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Ultramarathon is an outstanding model for the study of adaptive responses to extreme load and stress

Overview of attention for article published in BMC Medicine, July 2012
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About this Attention Score

  • In the top 25% of all research outputs scored by Altmetric
  • High Attention Score compared to outputs of the same age (93rd percentile)

Mentioned by

news
1 news outlet
blogs
1 blog
twitter
3 tweeters

Citations

dimensions_citation
49 Dimensions

Readers on

mendeley
129 Mendeley
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Title
Ultramarathon is an outstanding model for the study of adaptive responses to extreme load and stress
Published in
BMC Medicine, July 2012
DOI 10.1186/1741-7015-10-77
Pubmed ID
Authors

Grégoire P Millet, Guillaume Y Millet

Abstract

Ultramarathons comprise any sporting event involving running longer than the traditional marathon length of 42.195 km (26.2 miles). Studies on ultramarathon participants can investigate the acute consequences of ultra-endurance exercise on inflammation and cardiovascular or renal consequences, as well as endocrine/energetic aspects, and examine the tissue recovery process over several days of extreme physical load. In a study published in BMC Medicine, Schütz et al. followed 44 ultramarathon runners over 4,487 km from South Italy to North Cape, Norway (the Trans Europe Foot Race 2009) and recorded daily sets of data from magnetic resonance imaging, psychometric, body composition and biological measurements. The findings will allow us to better understand the timecourse of degeneration/regeneration of some lower leg tissues such as knee joint cartilage, to differentiate running-induced from age-induced pathologies (for example, retropatelar arthritis) and finally to assess the interindividual susceptibility to injuries. Moreover, it will also provide new information about the complex interplay between cerebral adaptations/alterations and hormonal influences resulting from endurance exercise and provide data on the dose-response relationship between exercise and brain structure/function. Overall, this study represents a unique attempt to investigate the limits of the adaptive response of human bodies.Please see related article: http://www.biomedcentral.com/1741-7015/10/78.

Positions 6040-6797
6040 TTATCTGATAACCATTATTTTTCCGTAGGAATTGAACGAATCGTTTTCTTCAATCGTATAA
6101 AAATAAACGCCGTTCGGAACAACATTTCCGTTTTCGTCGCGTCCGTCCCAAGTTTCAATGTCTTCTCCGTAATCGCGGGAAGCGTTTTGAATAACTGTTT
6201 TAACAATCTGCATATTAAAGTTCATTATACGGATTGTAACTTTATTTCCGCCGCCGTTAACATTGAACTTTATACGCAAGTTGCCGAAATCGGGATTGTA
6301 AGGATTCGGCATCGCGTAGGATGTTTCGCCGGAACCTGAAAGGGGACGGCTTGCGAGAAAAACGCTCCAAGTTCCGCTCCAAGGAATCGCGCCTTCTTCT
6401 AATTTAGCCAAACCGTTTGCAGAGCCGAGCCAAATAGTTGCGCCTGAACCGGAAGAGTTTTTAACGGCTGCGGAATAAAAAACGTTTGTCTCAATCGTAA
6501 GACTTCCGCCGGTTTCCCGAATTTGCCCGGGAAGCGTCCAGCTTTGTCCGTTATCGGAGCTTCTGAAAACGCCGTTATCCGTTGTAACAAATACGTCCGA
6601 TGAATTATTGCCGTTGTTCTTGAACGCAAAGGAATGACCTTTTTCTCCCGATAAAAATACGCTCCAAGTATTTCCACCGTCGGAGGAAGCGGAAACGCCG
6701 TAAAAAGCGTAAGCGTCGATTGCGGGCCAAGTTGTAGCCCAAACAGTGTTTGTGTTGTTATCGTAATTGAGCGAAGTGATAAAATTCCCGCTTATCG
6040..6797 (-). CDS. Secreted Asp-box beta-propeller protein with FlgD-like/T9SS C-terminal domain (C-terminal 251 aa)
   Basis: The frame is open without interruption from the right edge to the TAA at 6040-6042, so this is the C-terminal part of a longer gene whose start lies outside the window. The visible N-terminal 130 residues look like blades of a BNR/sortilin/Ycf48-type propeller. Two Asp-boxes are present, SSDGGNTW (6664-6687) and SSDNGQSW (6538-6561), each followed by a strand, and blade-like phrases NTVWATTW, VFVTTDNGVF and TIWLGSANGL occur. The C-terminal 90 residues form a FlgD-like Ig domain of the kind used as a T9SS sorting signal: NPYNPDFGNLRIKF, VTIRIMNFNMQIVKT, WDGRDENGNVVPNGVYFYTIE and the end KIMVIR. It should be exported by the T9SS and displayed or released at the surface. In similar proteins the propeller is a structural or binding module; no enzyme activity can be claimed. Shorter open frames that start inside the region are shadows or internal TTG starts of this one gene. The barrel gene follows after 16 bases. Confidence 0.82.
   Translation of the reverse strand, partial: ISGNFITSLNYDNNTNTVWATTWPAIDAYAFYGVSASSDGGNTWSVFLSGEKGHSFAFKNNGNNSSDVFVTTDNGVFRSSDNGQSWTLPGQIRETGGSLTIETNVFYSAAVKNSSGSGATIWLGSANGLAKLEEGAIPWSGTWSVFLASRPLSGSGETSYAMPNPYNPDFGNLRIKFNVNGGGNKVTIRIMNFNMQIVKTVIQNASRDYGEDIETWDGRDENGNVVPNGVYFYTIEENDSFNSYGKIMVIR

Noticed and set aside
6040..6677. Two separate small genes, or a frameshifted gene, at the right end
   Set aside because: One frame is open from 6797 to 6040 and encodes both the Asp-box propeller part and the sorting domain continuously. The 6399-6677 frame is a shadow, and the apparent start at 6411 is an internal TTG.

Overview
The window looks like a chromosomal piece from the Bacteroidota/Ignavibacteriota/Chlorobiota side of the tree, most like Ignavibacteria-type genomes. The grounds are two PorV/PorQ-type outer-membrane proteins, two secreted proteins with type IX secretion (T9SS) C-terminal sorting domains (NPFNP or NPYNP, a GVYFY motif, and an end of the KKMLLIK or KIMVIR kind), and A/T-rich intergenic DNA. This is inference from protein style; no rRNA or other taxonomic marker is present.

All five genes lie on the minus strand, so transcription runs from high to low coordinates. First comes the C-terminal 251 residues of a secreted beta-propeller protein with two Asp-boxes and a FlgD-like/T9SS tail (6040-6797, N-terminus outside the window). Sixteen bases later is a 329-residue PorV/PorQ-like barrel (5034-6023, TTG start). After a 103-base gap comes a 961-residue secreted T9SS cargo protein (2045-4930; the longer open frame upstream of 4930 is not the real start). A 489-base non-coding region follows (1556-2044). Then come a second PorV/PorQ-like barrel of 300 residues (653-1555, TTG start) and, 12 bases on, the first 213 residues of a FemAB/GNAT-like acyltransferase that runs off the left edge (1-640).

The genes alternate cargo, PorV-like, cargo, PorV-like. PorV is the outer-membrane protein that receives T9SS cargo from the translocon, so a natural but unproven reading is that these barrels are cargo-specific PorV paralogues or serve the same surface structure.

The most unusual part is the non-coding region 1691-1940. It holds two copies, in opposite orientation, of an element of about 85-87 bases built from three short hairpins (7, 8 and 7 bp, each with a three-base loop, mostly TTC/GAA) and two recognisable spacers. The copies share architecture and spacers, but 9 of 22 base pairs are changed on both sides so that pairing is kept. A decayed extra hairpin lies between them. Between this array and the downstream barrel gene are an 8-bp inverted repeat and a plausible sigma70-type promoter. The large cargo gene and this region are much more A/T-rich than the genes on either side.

Twitter Demographics

The data shown below were collected from the profiles of 3 tweeters who shared this research output. Click here to find out more about how the information was compiled.

Mendeley readers

The data shown below were compiled from readership statistics for 129 Mendeley readers of this research output. Click here to see the associated Mendeley record.

Geographical breakdown

Country Count As %
Portugal 2 2%
Spain 2 2%
United States 2 2%
South Africa 1 <1%
Malaysia 1 <1%
France 1 <1%
Unknown 120 93%

Demographic breakdown

Readers by professional status Count As %
Student > Master 25 19%
Student > Ph. D. Student 22 17%
Researcher 20 16%
Student > Bachelor 15 12%
Student > Postgraduate 8 6%
Other 28 22%
Unknown 11 9%
Readers by discipline Count As %
Sports and Recreations 39 30%
Medicine and Dentistry 31 24%
Biochemistry, Genetics and Molecular Biology 7 5%
Agricultural and Biological Sciences 7 5%
Social Sciences 7 5%
Other 21 16%
Unknown 17 13%

Attention Score in Context

This research output has an Altmetric Attention Score of 17. This is our high-level measure of the quality and quantity of online attention that it has received. This Attention Score, as well as the ranking and number of research outputs shown below, was calculated when the research output was last mentioned on 09 April 2019.
All research outputs
#974,419
of 13,605,490 outputs
Outputs from BMC Medicine
#782
of 2,153 outputs
Outputs of similar age
#8,495
of 122,068 outputs
Outputs of similar age from BMC Medicine
#1
of 1 outputs
Altmetric has tracked 13,605,490 research outputs across all sources so far. Compared to these this one has done particularly well and is in the 92nd percentile: it's in the top 10% of all research outputs ever tracked by Altmetric.
So far Altmetric has tracked 2,153 research outputs from this source. They typically receive a lot more attention than average, with a mean Attention Score of 34.9. This one has gotten more attention than average, scoring higher than 63% of its peers.
Older research outputs will score higher simply because they've had more time to accumulate mentions. To account for age we can compare this Altmetric Attention Score to the 122,068 tracked outputs that were published within six weeks on either side of this one in any source. This one has done particularly well, scoring higher than 93% of its contemporaries.
We're also able to compare this research output to 1 others from the same source and published within six weeks on either side of this one. This one has scored higher than all of them